UPDATE 25.07.2023

Read the answer of the European Commission to the European Citizen Initiative HERE

Our position on the European Citizen Initiative “Save Cruelty-Free Cosmetics – Commit to a Europe without animal testing”

Munich, 18/07/2023

At INFRAFRONTIER – the European Research Infrastructure for Modelling Human Diseases –, we are deeply concerned about the consequences that a total ban on animal research would bring to the biomedical research and health care landscape in Europe. A scenario that could become a reality if the European Commission (EC) meets the demands raised in the European Citizen’s Initiative “ Save Cruelty-Free Cosmetics – Commit to a Europe without animal testing”.

Pending the EC’s response to the initiative, we would like to briefly express our arguments and major concerns:

Animal models, specifically mice, have been indispensable for answering fundamental and translational questions in biomedicine for many decades, and will continue to play a significant role in shaping the future research landscape while the development of alternative methods proceeds. For now, animal research remains irreplaceable for many procedures conducted in:

  • Basic research. Mice allow researchers to investigate fundamental biological processes in mammalian development and physiology.
  • Disease modelling. Mouse models are used to study the complexity of human disease conditions on the organismic level. This includes the study of predisposing genetic factors, the progression of the disease, or the effect of the exposure to environmental factors, among other levels of analysis. In the near future, we can expect to see further advancements in disease modelling, combining in vivo, in vitro and in silico methods.
  • Drug and therapy development. Preclinical studies in mice provide invaluable insights into the efficacy and safety of potential drugs before human clinical trials. The selection of the most promising drug candidates together with rigorous testing, prevents unnecessary risks to patients. A recent example is the rapid development of the COVID-19 vaccine using mRNA technology, which would not have been possible without animal experiments.
  • Personalised medicine. The next decade will witness an increased emphasis on personalised medicine, and mice that carry humanised genes and patient-derived cells, will help researchers to tailor individualised treatments.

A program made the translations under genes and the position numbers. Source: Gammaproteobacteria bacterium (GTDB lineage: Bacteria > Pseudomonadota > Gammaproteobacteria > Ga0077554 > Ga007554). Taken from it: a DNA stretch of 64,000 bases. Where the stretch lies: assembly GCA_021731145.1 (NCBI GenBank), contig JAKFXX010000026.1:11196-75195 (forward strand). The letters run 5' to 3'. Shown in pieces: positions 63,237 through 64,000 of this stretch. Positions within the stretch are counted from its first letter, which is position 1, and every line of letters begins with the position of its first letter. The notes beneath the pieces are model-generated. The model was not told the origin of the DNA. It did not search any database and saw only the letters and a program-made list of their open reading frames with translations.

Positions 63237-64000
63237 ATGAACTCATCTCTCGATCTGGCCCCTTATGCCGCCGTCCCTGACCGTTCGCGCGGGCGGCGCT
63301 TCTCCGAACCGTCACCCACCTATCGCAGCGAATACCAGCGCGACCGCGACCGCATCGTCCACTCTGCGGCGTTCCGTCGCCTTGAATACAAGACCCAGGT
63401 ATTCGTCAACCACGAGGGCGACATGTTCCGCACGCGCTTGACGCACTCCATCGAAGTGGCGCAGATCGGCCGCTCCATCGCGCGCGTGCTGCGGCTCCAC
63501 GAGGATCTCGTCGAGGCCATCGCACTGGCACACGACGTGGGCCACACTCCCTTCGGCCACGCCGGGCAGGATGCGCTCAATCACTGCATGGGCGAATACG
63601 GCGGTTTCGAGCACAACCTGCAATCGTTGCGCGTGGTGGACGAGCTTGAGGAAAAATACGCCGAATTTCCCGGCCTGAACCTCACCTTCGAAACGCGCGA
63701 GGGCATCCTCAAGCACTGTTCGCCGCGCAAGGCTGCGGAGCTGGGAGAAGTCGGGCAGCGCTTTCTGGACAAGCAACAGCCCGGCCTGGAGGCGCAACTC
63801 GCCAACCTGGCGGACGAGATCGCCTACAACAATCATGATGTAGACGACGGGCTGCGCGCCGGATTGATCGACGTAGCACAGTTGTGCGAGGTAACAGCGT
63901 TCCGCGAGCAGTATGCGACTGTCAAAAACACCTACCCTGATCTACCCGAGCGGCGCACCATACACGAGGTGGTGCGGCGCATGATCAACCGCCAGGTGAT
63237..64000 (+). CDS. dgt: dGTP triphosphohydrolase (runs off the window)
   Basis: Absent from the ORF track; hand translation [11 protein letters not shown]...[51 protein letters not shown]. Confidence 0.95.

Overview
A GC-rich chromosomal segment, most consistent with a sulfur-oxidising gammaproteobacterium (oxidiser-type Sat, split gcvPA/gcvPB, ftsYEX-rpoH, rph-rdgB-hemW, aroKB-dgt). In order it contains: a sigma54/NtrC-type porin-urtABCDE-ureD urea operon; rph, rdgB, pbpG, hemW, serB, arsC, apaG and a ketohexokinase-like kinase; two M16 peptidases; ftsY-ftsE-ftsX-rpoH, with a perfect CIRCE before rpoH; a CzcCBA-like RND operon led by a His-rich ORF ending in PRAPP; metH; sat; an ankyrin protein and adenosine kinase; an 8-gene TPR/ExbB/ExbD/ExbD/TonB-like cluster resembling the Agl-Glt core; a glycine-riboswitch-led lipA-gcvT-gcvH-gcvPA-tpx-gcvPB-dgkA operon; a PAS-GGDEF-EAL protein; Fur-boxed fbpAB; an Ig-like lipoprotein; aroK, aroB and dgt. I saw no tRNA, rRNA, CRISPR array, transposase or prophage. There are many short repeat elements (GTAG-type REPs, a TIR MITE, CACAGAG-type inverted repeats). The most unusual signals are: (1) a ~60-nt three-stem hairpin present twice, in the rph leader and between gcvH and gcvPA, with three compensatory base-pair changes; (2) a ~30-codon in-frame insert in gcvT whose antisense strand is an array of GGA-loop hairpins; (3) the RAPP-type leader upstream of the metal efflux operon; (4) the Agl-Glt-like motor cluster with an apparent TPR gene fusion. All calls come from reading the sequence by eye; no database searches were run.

We all share the concern for animal welfare, whether we are researchers, citizens, or animal rights advocates. Moreover, the European Union (EU) guarantees through strict regulations that the use of animals in research is always justified and carried out by qualified professionals in registered institutions, and only when alternative methods are not yet available. Researchers must treat animals with respect, ensuring their well-being, minimising pain and distress to the greatest extent possible, and implementing protocols that support the reduction of animal usage. It is also their obligation to develop alternative methods to progressively replace the involvement of animals in the advancement of biomedicine to improve human health.

A ban of all animal experiments in the EU would impair many scientific projects where animal models continue to be indispensable, such as in the field of human rare diseases. Furthermore, it would also result in the relocation of biomedical research in other world regions. Not only would Europe lose its global scientific leadership, but animal research would only take place in regions that may not share the European animal welfare standards.

At INFRAFRONTIER, we are already contributing to the replacement, reduction, and refinement of animal models with the development of alternative methods in biomedical research, and we strongly support the efforts made by the EU to encourage their advancement. However, in vitro and in silico alternative methods have often serious limitations in replicating the complexity and systemic response of a living organism. The intricate interactions among cells, organs, and physiological systems within the human body underscore the ongoing need for animal models in biomedical research.

For these reasons, the future advancement of (precision) biomedicine will build on the strengths of combining in vivo, in vitro, and in silico approaches, and we are eager to contribute our extensive resources and expertise to this transformative path. As we navigate this evolving landscape, we will remain committed to promoting responsible and ethical research practices, while striving for advancements that will ultimately improve human health.


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